Hotel Iris is not the best hotel. Located in a seaside resort that appeals mainly to the domestic market, good hotels are close to the beach or have great views. Sadly, Hotel Iris doesn't.

Mari lives at the hotel. Her mother owns it; her father, grandfather and grandmother are all dead. Mari's mother treats her as a skivvy, working longer hours and for fewer thanks than the actual staff maid. Mari is young, naïve and lonely. So when she runs into a translator who offers her companionship, she jumps at the chance even though she knows he has a dark side...

This short novel is carefully written to generate an atmosphere of seediness, decay and menace. We know that Mari is exposing herself to great risk, yet she embraces it as a viable alternative to her hopeless existence at the hotel. It's a difficult balance to strike, but Mari manages to avoid the role of helpless victim; she has a feistiness and determination to get what she wants. Insofar as she is a victim, she is a completely willing one.

One might safely assume that Yoko Ogawa's parents have long since passed because there are some scenes you wouldn't want your mother to read, especially if you had written them yourself. They are intimate and they are graphic. But they contrast with scenes of great tenderness and affection. Hotel Iris is not straightforward; it creates complex people that you never fully know. It is a novel as much about what is not said as what is written down on the page.

As well as the characterisation and story, Ogawa has a great ability to create images and scenes with very few words. The reader stands with Mari and the translator on the ferry, feeling the salt spray in the air; the reader knows the layout of the translator's house; sees the peeling paint in the hotel.
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4 of 5 people found the following review helpful By Freja on 2 Sep 2011
Format: Paperback
It's a short book, very easy to read and very captivating. The story is strange and a little disturbing at times, but if you like that kind of thing then it's good, I didn't find it overwhelming at all. I believe the plot is similar to that of Lolita.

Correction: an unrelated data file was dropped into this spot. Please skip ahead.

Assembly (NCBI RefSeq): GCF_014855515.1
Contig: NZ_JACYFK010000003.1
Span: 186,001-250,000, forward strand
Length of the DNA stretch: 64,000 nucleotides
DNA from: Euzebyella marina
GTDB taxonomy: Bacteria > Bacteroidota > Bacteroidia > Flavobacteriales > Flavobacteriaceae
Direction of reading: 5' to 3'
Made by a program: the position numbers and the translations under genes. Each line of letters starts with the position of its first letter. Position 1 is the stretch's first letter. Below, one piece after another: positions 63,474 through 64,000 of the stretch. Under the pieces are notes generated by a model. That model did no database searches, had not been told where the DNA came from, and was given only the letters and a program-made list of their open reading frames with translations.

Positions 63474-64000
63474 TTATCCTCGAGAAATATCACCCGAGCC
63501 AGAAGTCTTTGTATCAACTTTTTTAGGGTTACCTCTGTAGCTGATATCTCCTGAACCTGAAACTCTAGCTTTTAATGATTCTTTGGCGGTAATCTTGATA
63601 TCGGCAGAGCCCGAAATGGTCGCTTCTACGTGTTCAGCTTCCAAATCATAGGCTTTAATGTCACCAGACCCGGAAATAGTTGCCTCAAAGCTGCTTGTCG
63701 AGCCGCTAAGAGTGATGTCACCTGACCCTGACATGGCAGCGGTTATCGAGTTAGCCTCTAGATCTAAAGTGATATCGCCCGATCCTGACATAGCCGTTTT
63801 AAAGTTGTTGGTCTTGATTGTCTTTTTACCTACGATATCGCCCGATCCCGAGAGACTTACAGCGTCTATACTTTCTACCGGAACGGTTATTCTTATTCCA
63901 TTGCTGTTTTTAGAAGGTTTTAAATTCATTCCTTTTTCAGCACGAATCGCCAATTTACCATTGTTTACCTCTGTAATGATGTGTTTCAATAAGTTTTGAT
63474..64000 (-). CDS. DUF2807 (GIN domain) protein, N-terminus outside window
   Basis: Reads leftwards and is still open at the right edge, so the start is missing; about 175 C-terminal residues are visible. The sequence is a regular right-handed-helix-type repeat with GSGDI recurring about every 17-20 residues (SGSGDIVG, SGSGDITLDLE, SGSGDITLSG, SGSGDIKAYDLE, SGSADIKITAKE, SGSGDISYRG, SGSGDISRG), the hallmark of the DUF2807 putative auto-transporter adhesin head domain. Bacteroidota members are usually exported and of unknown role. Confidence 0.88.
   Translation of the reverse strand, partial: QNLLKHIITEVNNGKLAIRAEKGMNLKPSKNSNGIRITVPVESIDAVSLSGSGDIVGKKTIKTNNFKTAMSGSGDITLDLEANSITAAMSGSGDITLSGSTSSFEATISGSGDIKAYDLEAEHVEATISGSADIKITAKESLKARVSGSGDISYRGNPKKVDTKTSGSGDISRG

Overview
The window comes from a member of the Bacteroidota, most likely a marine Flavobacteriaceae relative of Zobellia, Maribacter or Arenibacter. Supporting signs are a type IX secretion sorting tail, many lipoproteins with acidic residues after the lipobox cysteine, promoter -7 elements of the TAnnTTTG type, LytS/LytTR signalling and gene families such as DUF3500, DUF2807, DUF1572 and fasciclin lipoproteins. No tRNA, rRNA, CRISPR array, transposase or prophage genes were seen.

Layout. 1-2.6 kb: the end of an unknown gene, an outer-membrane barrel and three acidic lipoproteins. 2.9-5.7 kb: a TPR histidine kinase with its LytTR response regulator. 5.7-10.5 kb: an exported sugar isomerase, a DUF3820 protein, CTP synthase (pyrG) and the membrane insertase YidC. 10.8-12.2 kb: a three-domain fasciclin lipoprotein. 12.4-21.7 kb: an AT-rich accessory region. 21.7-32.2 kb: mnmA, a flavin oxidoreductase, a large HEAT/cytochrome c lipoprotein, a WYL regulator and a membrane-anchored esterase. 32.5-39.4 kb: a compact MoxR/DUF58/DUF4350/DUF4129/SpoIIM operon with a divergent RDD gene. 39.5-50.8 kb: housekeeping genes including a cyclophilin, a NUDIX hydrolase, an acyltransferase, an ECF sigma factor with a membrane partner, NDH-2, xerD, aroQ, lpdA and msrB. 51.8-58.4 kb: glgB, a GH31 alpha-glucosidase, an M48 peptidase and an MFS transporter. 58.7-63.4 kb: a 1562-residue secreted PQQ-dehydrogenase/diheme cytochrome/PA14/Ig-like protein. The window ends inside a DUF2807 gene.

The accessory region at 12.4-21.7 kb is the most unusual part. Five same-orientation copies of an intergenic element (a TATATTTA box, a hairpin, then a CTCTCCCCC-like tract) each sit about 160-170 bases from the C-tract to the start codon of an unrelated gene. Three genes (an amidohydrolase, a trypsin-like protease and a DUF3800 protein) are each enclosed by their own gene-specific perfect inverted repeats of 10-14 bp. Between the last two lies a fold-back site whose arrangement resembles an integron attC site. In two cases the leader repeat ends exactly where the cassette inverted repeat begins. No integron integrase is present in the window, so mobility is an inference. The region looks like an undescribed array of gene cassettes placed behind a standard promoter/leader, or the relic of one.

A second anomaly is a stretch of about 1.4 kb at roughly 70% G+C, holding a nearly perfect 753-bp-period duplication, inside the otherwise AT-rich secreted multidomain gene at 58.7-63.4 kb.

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6 of 8 people found the following review helpful By Woolgatherer on 1 Jun 2010
Format: Paperback
This is a beautifully written little book. Yoko Ogawa has an amazing eye for detail, both in her descriptions of places and scenes, and in extracting details from the lives of her protaganists, and the language is deceptively pellucid.

It is the story of a relationship between the lonely and put upon Mari with a much older man, who is only ever known as, "the translator". The translator has a very bad reputation, and some rather depraved practices. The book leaves many questions unanswered. Is Mari drawn into his world to escape the tedium of her own, is he a father substitute or she seeking revenge for her mother's overbearing control of her life? The reader is left with a lot to ponder upon. Although Mari is of age (at least in most jurisdictions), I couldn't help but draw comparisons between her and Lolita, and how that story might have been told from Lolita's perspective.

Ms Ogawa skilfully builds up a feeling of claustrophobia and foreboding as the tension mounts, and complications with the translator's nephew ensue. Alas, without giving anything away, the ending was sudden and brutal. That's why I give this book four stars rather than five. It is well written, the characterisation is excellent, but I like books to end with at least a tiny glimmer of hope, but this one didn't. If you can overlook that flaw, this is well worth a read.